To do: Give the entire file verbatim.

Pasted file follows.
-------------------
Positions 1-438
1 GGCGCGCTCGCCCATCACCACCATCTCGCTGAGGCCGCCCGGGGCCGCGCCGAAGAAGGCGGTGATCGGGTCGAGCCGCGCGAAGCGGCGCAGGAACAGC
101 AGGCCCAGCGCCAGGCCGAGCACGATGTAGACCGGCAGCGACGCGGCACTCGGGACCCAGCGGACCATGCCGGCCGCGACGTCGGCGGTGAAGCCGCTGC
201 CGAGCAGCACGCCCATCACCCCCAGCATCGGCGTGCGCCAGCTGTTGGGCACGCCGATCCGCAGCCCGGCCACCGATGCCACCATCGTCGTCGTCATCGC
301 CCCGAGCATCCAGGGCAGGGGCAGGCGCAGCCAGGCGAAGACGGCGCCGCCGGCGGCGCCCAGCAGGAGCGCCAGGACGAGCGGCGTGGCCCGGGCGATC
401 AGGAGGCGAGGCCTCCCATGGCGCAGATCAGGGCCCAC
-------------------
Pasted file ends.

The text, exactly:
Positions 1-438
1 GGCGCGCTCGCCCATCACCACCATCTCGCTGAGGCCGCCCGGGGCCGCGCCGAAGAAGGCGGTGATCGGGTCGAGCCGCGCGAAGCGGCGCAGGAACAGC
101 AGGCCCAGCGCCAGGCCGAGCACGATGTAGACCGGCAGCGACGCGGCACTCGGGACCCAGCGGACCATGCCGGCCGCGACGTCGGCGGTGAAGCCGCTGC
201 CGAGCAGCACGCCCATCACCCCCAGCATCGGCGTGCGCCAGCTGTTGGGCACGCCGATCCGCAGCCCGGCCACCGATGCCACCATCGTCGTCGTCATCGC
301 CCCGAGCATCCAGGGCAGGGGCAGGCGCAGCCAGGCGAAGACGGCGCCGCCGGCGGCGCCCAGCAGGAGCGCCAGGACGAGCGGCGTGGCCCGGGCGATC
401 AGGAGGCGAGGCCTCCCATGGCGCAGATCAGGGCCCAC